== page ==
Truth be told, I did not expect to need parts for 10 bears on hand. I was quite content with having 3 already made for the shop. I told myself, when I'm down to the last bear, I make 3 more for the next listing. That mythical "when" is now. Had I been through this experience already, I would have had 9 bears on hand --- 3 listed, 3 for the next listing, 3 for a buffer --- and parts for 15 more in a box. While I have completed the custom order for 10 bears, I am not done with everything I need to have in place.
#4 Don't Shy From Shipping
I absolutely hate asking for the money I need for shipping my products. I don't know why. It's not like I don't know what to tell people: $6.50 for phone cozies, $8.00 for Triple Town Bears (packing supplies + shipping). I ship Priority Mail, flat rate if the order fits in the box, with Delivery Confirmation (aka, tracking.) You get your item in 2 - 3 days from the moment I drop it in the post barring unforeseen circumstances: plague, baby pandas, holidays.
Right now, I'm eating part of the cost of shipping for everything I ship. I can do one of two things to remedy this: raise the cost of my items or raise the cost of shipping. Since raising the cost of the item won't adequately reflect what I'm doing, I'll have to raise the cost of shipping. At the moment, it doesn't make any sense to charge a little for shipping in the item price AND charge shipping.
#5 Be Wise With Time Else You Work All Night
Two words: Time Management. No matter how much buffer you give yourself, no matter how many weeks you quote the client, it's critically essential that you manage your time wisely. All the extra supplies and money in the world can't help you if you've whiled away your time for 3 days and made little progress. I don't know what it's going to take to get my time management under control. Perhaps a calendar or robotic prison guard. Scheduled crochet time? Less Internet, for sure. I can waste a year watching my "shop stats".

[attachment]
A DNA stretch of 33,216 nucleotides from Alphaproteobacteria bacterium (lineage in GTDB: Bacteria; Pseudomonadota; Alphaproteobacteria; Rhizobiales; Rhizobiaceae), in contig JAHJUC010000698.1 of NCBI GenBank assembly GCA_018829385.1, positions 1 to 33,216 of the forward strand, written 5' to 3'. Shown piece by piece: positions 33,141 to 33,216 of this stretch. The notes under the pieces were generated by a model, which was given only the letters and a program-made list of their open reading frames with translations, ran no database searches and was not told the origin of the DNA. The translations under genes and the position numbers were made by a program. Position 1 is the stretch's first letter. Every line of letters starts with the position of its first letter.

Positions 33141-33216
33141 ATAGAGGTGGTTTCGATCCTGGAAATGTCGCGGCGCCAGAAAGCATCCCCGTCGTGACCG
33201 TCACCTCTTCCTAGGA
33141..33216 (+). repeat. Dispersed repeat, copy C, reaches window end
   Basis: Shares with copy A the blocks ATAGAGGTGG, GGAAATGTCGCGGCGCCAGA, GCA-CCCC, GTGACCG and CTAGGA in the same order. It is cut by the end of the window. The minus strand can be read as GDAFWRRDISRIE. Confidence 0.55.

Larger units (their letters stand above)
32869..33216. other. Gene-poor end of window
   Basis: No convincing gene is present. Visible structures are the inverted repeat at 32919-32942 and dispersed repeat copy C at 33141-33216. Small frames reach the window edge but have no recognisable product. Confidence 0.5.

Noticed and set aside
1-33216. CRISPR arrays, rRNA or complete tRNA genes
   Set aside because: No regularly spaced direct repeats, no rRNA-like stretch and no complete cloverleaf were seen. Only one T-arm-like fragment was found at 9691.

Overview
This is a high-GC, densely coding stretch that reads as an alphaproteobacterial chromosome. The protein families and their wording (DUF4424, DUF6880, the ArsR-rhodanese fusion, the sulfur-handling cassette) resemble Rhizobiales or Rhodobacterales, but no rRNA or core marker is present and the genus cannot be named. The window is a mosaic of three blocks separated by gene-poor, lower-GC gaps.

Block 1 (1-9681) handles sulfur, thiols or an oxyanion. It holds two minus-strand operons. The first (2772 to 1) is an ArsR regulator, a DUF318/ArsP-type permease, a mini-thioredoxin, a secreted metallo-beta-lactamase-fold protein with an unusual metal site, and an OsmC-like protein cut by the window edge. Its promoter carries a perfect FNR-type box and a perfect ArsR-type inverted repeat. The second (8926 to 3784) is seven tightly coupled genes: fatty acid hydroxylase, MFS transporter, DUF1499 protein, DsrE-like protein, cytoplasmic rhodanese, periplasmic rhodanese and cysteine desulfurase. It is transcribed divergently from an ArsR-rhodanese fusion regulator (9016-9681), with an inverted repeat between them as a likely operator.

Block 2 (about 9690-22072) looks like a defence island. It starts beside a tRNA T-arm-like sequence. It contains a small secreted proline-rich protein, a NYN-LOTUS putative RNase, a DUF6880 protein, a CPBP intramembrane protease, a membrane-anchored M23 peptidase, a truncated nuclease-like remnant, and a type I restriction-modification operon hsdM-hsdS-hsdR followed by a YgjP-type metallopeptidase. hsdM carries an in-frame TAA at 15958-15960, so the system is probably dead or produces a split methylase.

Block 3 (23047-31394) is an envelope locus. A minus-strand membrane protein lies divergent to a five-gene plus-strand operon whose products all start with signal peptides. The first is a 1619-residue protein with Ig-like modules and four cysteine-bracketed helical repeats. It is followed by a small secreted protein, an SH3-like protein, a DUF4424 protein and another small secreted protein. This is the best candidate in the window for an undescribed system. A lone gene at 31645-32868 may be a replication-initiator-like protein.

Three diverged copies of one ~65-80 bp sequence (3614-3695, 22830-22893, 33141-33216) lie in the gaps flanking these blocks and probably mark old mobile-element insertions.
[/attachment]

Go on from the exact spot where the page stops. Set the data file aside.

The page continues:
If it comes down to a few days before a deadline and you are not in the final mode of putting that last stitch on the duck or heading downstairs to start the washing & pressing process of your order, you are in trouble. It would be at this point that I'd recommend pulling an all-nighter to catch up. The all-nighter is a powerful weapon. It's like having a nuclear missile or truffle salt. If you use it all the time, you'll ruin life as you know it. But, when applied sparingly, it can be quite effective. Also, it's OK to pull an all-nighter. I found it kinda relaxing and fulfilling. Alarming. But not terribly bad. The best part? Should you come out the other side all caught up, you can spend the day napping in the sunlight.
I'm very satisfied with how everything turned out on this project. Not only did I meet my goals, I made my customer happy as I was able to complete and ship the product in time for their needs. I'm going to do whatever it takes to keep this shop going. I want to turn it into a profitable venture with an excellent reputation and decent customer following. MY own business. When I graduated from college in 2007 with my BSCS, I NEVER thought I'd be here. But, I am. Cool.K.Thx.Bye.